For now, Jim seeks interested people. There is no web site or phone, but for more infomation you may e-mail him at: You must send your Post Office mail address and four suggestions for the design and/or the program in general. If you do not send four ideas, suggestions, drawings, or comments your request for the free information will not be processed.


  • LOA 62 ft.
  • WL length 55 ft.
  • Beam at deck 24 ft.
  • Beam at WL 22 ft.
  • Displacement 34 tons
  • Power 380 HP diesel
  • Speed 10 knots


Is there a "real" Naval Architect involved?
Yes. The ship is really a bit over my head and so an established designer will be brought into the picture. Anyway, the insurance company insists on this. And you cannot enter many ports without insurance, so one thing demands another.

What are the real functions of the "gun" and "jet engine?"
The foredeck "gun" houses deck gear for anchor and mooring and — when the barrel is pointed up — supports the forward end of an awning. The 'jet" houses air intakes for HVAC and engine, plus galley, engine, generator and head exhausts. (In my book "The Million Dollar ldea" I say that one ofthe requirements for a good new product is to "put a pith helmet on it." Make it an adventure. So I feel the overall image of the ship does that and the fake Bofors 40-mm cannon sure helps. Plus grey paint and the military—style number on the hull.

What will the crew do?
For the most part - nothing! However, there will be many duties such as cooking, KP, general cleaning, laundry, etc. You may be captain or Officer of the Deck one day and swab jockey the next. The ship will be in port most of the time so there will be much to do ashore. There may be activities such as discussion groups, games, exercise classes and hobbies. Much depends of the desires ofthe crew. With several areas on deck and below, there will be room to be apart.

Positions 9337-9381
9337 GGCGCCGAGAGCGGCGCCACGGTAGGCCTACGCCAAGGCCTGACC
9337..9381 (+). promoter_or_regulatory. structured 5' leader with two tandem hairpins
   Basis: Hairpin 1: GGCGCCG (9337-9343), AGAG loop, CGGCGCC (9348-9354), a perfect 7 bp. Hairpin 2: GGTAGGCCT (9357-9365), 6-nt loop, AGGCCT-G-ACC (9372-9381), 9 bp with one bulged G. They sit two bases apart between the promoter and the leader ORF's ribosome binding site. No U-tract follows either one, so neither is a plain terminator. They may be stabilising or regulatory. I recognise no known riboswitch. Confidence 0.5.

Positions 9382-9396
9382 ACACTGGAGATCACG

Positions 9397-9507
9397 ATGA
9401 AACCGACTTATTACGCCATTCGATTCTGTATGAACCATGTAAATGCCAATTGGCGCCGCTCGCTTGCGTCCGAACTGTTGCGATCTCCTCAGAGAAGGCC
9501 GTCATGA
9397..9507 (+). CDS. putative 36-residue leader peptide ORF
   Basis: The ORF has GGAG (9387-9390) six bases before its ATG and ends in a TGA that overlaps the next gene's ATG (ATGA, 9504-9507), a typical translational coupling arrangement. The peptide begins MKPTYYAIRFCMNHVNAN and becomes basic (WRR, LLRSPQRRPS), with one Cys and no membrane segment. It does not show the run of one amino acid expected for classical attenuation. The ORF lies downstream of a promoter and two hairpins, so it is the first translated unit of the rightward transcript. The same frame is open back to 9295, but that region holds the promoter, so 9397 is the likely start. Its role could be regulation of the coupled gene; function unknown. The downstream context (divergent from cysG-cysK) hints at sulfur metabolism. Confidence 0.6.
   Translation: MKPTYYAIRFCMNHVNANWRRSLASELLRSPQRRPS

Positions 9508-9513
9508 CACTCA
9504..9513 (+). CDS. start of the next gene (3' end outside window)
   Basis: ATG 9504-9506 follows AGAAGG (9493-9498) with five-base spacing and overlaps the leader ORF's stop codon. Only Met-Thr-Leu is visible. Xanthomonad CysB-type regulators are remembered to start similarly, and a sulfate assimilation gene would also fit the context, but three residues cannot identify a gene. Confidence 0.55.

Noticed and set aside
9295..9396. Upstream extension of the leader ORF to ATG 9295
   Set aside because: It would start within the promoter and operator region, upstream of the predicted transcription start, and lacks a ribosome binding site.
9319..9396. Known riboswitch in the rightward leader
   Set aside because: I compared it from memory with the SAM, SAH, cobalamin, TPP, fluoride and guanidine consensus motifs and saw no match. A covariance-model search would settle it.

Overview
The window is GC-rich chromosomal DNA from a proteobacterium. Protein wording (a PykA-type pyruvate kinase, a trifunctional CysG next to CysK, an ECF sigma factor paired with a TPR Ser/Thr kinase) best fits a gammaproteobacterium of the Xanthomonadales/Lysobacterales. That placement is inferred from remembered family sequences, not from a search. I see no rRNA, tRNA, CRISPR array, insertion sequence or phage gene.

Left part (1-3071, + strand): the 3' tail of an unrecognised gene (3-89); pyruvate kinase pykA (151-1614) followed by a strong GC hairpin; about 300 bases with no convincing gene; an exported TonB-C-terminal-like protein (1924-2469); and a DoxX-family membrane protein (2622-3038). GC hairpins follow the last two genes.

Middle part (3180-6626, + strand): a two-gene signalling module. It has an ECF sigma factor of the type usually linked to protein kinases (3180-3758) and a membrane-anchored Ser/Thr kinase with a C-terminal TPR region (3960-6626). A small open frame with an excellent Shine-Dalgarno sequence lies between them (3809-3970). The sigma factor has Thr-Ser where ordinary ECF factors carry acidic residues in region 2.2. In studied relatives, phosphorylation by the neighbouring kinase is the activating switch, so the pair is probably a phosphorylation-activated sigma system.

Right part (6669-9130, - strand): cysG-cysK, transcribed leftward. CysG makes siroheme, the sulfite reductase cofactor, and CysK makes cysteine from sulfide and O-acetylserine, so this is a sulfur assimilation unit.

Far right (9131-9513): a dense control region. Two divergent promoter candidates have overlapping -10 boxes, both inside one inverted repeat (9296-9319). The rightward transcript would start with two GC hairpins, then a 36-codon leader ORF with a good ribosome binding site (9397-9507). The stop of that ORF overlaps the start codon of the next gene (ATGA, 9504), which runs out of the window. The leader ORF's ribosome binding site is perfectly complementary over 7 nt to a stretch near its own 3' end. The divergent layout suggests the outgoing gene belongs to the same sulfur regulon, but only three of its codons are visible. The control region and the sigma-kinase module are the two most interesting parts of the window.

Why is the crew limited to retired men?
Well, if there is a sociologist who can tell me how to do otherwise, let me know! Note that in keeping with the Foreign Legion "image," you need not give your real name. (Don't ask why!)

Is there a doctor on board?
It is anticipated that we will attract a doctor. At least a good medic. We will always be in port or only a matter of hours from a port, so medical help is not far away. (There is —-— failing all else — free burial at sea.)

Do you have to sign-on for a specified time?
No. You may jump ship at any time. It is anticipated that there will be a waiting list to fill the bunk you leave behind.

How about diets?
Meals will be served cafeteria style and there will be only one choice of entree at most meals. A survey of the crew will determine if there are any serious dietary needs, likes and dislikes and what can be done to conform. (And you can always eat ashore when in port.)

Are there any restrictions?
No smoking, no non—prescription drugs. Alcohol use allowed in moderation. Bad behavior will not be tolerated and anyone may be tossed off for unsatisfactory conduct.

How sanitary are conditions with 55 aboard?